Wednesday, February 27, 2008

How Science Works (4): Epidemiology and Causality

In the previous post in this series, I discussed the difference between association and causation. Now I want to point out the role of epidemiology in establishing causality.

Epidemiology is the study of how disease is distributed in a population and of the factors that influence or determine that distribution. Epidemiological studies can help identify the causes and risk factors of a disease in a community. Causality is often inferred from epidemiological studies by using the following criteria:
  • Strength of association: The greater the difference in rates between the treatment and the control groups, the more likely there could be a causal relationship.
  • Consistency of association: The more studies that show similar results using different populations and differing study methods, the more likely there is a causal relationship.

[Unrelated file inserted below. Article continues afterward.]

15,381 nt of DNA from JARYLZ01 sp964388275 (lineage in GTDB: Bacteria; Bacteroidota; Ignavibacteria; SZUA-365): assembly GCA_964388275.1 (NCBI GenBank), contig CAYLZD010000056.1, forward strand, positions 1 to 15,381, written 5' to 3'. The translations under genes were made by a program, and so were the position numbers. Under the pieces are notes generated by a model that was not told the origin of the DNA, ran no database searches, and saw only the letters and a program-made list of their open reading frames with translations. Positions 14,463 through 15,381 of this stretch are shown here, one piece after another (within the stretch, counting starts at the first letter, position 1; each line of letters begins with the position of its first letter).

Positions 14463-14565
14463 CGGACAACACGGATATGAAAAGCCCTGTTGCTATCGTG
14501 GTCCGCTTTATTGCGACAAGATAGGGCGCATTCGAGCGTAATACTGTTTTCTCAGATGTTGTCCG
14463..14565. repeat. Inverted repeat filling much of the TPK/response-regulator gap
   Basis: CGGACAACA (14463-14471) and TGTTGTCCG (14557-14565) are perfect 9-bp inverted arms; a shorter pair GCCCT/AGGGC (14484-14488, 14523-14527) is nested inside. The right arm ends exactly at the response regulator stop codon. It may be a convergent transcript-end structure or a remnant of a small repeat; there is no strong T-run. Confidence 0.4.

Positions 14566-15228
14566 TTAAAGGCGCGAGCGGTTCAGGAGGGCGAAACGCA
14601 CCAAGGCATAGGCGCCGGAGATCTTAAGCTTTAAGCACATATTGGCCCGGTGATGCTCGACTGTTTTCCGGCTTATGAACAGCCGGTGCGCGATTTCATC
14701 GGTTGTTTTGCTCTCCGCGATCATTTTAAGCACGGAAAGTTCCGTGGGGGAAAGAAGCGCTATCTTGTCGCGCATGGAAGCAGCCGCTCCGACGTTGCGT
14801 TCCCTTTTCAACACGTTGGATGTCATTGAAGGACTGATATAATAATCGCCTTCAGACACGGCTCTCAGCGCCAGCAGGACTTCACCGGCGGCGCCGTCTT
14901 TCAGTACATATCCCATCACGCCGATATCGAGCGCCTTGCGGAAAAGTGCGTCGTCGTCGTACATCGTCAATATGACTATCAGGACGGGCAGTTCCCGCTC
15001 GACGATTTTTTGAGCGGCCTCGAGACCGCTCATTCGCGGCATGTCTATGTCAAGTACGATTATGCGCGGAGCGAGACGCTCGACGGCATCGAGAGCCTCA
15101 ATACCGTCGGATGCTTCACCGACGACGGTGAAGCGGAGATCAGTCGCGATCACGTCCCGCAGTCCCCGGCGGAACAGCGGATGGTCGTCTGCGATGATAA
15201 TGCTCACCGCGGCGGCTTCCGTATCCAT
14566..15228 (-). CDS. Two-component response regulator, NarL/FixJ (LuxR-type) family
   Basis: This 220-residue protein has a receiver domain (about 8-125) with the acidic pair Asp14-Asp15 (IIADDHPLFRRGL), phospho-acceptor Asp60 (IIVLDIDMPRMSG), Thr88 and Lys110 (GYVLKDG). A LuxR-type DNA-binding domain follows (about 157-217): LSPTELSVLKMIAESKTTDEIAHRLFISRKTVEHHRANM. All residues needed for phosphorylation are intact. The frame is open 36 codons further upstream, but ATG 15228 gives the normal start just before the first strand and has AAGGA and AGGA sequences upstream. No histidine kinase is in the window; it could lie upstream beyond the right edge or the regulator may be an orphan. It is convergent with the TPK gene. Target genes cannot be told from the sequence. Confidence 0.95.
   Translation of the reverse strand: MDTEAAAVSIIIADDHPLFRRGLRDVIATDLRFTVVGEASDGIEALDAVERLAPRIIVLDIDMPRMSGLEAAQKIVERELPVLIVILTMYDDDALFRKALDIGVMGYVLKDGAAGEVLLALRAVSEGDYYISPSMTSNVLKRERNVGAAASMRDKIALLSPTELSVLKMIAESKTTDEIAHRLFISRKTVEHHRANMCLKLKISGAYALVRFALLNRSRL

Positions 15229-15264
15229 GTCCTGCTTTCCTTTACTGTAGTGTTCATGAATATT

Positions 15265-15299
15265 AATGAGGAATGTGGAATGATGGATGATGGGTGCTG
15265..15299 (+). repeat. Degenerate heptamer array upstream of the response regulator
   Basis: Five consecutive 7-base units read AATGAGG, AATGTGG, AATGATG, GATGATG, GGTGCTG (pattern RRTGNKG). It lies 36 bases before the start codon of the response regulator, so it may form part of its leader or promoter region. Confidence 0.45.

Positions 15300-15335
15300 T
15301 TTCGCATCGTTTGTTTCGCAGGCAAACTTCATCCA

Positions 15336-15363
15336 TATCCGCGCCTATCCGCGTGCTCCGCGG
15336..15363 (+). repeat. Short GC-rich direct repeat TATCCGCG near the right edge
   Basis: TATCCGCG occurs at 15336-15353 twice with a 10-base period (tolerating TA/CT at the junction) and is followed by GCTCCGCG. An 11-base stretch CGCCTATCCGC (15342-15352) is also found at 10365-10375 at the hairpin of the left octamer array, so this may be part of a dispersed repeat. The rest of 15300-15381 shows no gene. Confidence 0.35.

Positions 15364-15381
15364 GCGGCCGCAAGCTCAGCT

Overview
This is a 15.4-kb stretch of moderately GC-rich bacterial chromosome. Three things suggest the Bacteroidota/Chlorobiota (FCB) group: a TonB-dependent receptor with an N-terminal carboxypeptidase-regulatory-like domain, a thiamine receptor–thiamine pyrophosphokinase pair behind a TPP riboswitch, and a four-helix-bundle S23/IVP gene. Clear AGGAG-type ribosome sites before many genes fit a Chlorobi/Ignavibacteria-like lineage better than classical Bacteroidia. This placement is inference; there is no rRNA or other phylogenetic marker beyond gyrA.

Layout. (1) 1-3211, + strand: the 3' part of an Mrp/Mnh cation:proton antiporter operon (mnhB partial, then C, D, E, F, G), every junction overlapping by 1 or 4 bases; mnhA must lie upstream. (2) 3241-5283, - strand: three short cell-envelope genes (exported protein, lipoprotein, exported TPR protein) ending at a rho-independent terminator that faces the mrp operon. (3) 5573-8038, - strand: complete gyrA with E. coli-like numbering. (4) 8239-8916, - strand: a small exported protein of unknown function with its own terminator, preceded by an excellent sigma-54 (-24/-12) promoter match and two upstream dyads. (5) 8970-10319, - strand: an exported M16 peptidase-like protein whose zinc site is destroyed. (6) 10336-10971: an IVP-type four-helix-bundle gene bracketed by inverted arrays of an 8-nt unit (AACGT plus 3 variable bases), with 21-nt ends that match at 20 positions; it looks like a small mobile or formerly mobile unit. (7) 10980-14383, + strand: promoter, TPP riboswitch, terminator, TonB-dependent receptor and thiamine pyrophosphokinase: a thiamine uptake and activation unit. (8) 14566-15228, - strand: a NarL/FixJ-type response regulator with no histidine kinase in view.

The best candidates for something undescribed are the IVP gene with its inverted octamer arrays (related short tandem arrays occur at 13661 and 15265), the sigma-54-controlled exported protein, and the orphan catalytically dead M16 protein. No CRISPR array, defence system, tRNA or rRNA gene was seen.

• Dose response: When it can be shown that there is increasing risk for an adverse drug reaction with increasing dose, the more likely that there could be a causal relationship. If the drug—or a drug component—is the cause of an adverse event, removal of the drug or the component should decrease the occurrence of more adverse reactions.
  • Cessation effects: Discontinuing a drug and having the adverse response go away suggests a causal effect.
  • Statistical significance: The likelihood that the results of a study were due to chance is measured by the P value—the smaller the P value (0.05 or lower), the higher the statistical significance of the study, thus, the more likely the results were not found by a chance occurrence. See a more detailed explanation of statistical significance here.
Not all types of epidemiological studies carry the same weight in establishing causality. A rule of thumb to determine what type of studies are better for establishing causality would be something like this: Clinical trials, then case-control studies, then cohort studies, then ecological studies, and then case-series reports.

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